Kenya’s Bourgeoisie Media Picks Up “Stolen Presidency”
DAILY NATION SATURDAY MARCH 21 2009
By KWAMCHETSI MAKOKHA Posted Friday, March 20 2009 at 20:22
So it is impossible to know who won Kenya’s 2007 presidential election? Not true, according to a new book published in Sweden that could rekindle debate on who exactly deserves to be president of Kenya. In his book, Raila Odinga’s Stolen Presidency: Consequences and the Future of Kenya, Okoth Osewe claims the Independent Review Commission (IREC) on the 2007 elections shielded the truth from Kenyans by saying it was impossible to know who won.
The book claims the Orange Democratic Movement’s Raila Odinga beat the Party of National Unity’s Mwai Kibaki by 246,987 votes.
Kenyan civil society groups have in the past dismissed IREC’s findings for not going far enough in the search for electoral truth but Osewe’s book is the first bold challenge to the verdict.
“Out of the 210 constituencies,” writes Osewe, “available documentary evidence indicates that ECK did a superb job in at least 161 constituencies in which results announced at the constituency level and certified by agents of political parties tallies (sic) with results announced by ECK (Electoral Commission of Kenya) at KICC (Kenyatta International Conference Centre).”
Although the author, a 44-year-old veterinarian and activist blogger, did not reproduce copies of the results in the 464-page book, he says he tracked down the records at the constituency level to compare them with those used by the ECK at the national tallying centre at the KICC.
“I obtained records of election results at the constituency level, records bearing the altered results (some altered by hand after they were received from the constituency) and records announced by ECK at KICC,” Osewe wrote in an e-mail to the Saturday Nation.
Despite the anomalies in the results records, which IREC readily acknowledged, Osewe says he went over the paperwork and found that the tally for the undisputed 161 constituencies put Mr Odinga in the lead with 3,734,972 against Mr Kibaki’s 2,269,612.
An examination of the election results documents from the 47 constituencies, whose outcomes ODM contested, the book adds, reveals that ECK officials at the national tallying centre wrongfully awarded 471,063 votes to Mr Kibaki.
The tally at the KICC also allegedly denied Mr Odinga 2,772 votes, which officials subsequently added to the PNU candidate’s total. Tallies excluded results from Makadara and Kamukunji constituencies because of irregularities.
Springing from IREC’s analysis of the results from 10 constituencies, which showed that Mr Kibaki received an erroneous 180,750 votes, the author takes the common sense approach. He examines outcomes from the remaining 37 disputed constituencies and concludes that the President received another 290,313 undeserved votes.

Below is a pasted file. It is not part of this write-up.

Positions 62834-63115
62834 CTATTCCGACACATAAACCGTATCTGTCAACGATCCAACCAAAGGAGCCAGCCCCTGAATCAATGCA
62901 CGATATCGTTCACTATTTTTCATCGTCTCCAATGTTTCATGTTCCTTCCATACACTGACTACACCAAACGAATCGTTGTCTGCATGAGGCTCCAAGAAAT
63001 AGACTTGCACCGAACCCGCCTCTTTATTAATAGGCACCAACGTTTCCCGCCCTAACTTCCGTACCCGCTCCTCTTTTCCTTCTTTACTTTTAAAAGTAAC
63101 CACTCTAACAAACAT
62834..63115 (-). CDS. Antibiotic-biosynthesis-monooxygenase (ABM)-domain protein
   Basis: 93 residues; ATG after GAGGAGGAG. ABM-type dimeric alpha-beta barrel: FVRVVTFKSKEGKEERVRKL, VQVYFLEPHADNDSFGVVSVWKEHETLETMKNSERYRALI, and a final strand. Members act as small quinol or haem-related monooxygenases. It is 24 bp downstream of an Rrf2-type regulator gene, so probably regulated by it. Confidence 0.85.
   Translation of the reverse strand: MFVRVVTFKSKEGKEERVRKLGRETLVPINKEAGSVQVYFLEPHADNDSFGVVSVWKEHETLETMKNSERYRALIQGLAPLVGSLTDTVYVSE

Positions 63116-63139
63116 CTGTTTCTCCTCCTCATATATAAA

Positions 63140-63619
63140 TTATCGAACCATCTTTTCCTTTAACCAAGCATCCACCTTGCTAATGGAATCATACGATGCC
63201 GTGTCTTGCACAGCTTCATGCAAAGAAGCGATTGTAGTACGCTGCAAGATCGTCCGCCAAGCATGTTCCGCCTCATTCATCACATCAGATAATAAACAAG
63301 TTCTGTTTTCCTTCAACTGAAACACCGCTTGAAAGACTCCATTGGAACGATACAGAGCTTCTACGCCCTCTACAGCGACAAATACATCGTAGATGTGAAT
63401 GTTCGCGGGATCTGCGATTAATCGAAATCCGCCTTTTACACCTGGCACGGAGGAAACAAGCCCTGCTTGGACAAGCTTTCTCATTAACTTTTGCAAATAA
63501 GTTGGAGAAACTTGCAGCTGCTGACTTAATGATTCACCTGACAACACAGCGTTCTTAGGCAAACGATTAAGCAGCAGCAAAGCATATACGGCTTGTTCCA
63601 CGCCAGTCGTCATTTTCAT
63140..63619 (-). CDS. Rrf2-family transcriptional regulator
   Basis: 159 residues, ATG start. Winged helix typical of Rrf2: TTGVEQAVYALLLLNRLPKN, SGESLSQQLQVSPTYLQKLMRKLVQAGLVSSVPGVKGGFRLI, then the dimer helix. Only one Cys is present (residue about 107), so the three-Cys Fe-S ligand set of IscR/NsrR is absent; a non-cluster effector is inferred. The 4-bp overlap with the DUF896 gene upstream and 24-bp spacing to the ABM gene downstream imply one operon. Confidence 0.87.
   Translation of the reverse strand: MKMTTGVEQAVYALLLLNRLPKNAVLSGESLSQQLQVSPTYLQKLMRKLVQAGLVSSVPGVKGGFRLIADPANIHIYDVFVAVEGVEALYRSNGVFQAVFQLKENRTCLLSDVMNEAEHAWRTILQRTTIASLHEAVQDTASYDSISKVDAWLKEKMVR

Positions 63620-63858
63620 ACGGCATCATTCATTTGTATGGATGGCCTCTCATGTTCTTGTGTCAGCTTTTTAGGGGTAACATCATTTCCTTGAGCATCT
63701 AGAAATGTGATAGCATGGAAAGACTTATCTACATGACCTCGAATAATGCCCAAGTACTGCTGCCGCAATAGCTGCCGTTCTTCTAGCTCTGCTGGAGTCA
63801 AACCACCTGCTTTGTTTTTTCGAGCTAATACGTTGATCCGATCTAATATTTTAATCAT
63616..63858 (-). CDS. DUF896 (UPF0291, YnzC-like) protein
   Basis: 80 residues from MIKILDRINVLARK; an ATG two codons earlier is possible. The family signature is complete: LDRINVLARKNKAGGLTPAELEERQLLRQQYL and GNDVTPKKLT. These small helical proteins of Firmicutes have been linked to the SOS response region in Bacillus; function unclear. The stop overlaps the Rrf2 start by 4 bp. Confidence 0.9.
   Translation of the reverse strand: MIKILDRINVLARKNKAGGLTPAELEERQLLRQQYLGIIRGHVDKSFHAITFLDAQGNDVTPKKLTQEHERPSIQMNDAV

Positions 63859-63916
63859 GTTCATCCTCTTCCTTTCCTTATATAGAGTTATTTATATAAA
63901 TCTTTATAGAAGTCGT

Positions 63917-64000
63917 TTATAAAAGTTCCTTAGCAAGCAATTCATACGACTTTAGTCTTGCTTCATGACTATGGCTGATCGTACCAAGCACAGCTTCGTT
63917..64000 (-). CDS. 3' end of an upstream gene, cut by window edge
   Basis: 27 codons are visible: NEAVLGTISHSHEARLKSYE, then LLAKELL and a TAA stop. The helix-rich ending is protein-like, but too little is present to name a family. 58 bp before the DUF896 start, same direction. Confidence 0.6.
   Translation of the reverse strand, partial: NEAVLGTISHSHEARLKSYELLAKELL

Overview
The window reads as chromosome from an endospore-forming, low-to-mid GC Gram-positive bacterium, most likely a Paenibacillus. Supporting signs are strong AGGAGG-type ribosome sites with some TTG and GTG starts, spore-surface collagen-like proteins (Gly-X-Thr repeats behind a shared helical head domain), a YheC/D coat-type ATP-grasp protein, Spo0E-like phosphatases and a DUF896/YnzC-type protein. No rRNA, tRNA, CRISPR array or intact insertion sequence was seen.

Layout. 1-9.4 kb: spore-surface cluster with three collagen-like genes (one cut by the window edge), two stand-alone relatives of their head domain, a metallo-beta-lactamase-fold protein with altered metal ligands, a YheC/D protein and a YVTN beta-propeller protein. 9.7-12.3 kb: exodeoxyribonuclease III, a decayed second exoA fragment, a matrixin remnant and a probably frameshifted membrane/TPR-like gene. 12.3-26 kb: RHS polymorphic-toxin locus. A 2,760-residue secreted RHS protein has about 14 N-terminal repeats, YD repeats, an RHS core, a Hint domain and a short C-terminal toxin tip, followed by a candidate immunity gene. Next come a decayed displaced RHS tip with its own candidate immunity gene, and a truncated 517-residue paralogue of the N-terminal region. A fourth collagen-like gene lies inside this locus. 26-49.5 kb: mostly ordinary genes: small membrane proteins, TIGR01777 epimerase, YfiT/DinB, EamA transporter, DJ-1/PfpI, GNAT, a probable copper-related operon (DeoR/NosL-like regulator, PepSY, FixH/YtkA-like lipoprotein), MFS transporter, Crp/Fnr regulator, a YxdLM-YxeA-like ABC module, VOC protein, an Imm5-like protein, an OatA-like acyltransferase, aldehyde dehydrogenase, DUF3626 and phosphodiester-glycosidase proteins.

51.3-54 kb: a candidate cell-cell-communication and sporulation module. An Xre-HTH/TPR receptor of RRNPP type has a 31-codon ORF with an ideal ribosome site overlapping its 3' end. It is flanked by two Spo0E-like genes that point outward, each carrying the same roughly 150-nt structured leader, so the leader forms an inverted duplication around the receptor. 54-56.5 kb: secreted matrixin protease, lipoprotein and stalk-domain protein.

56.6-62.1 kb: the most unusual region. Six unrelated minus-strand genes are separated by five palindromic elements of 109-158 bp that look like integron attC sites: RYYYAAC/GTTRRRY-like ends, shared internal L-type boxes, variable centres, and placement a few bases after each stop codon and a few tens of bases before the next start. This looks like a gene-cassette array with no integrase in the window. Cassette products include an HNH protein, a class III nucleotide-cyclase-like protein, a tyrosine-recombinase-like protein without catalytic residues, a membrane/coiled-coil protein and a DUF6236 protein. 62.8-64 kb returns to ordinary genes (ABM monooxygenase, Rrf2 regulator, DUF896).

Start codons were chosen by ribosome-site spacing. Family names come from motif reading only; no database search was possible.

Mr Osewe criticises IREC’s decision to investigate the results of 19 constituencies, of which only 10 were disputed instead of investigating all the 47. It found that the documents were missing, unsigned as required by law or had wrong arithmetic.
The ECK announced that Mr Kibaki had won the election by 4,584,721 votes against Mr Odinga’s 4,352,993. The book claims this “blatant theft” was allowed to occur because Mr Odinga had made a tactical error by signing a memorandum of understanding with Kenyan Muslims.
He was thus viewed, according to the book, by Americans as inimical to their interests, hence the haste with which the United States Government sent a message of congratulations to Mr Kibaki before quickly retracting it.
Raila Odinga’s Stolen Presidency, which has 24 chapters, is as vociferous as it is polemical. It claims that the manipulation of the election results by the ECK officials was the last desperate effort to prevent Mr Odinga, now Prime Minister in the grand coalition Government, from ascending to the presidency.
Entrenched forces opposed to Mr Odinga’s ascendancy to power, claims the book, unsuccessfully tried to turn him into a bogeyman with greed for power, communism and failure to be circumcised.
Secondly, these forces allegedly attempted to create a split in the Orange Democratic Movement party of Kenya, on whose ticket Mr Kalonzo Musyoka contested for the presidency. The book asks whether Mr Musyoka was working for the Kibaki presidential campaign all along as he wrested control of ODM-Kenya from Mr Odinga ahead of the election.
His conduct at election time and after, and the alacrity with which he entered a coalition with President Kibaki are pointed out as telling.
The third scheme to scuttle Mr Odinga’s journey to State House, claims the writer, was by preventing him from being elected a member of Parliament for Lang’ata constituency. For a candidate to be elected president, he or she must be an elected MP.
When all these schemes fell through, claims Osewe, it became necessary to play the last card – use the ECK to manipulate the result.
Mr Odinga and his party have publicly insisted that they won the election but had to accede to power sharing as a way of ensuring peace.
The book is likely to readily face criticism for its lack of rigour. Critics will capitalise on the opacity of the methods the author used to study his subject, and the apparent lack of peer refereeing and editorial review to tear down his work.
The factual and typographical errors in the book, perhaps resulting from a lack of intimate familiarity with the subject, detract severely from the authority of the work.
Matters are not helped much by the fact that the publisher, iVisby AB, does not appear to be well-known, let alone respected for publishing in English. The writer uses political epithets that could easily annoy people who do not share his persuasion.
Osewe’s background as an investigator is not apparent – from the public record and the book.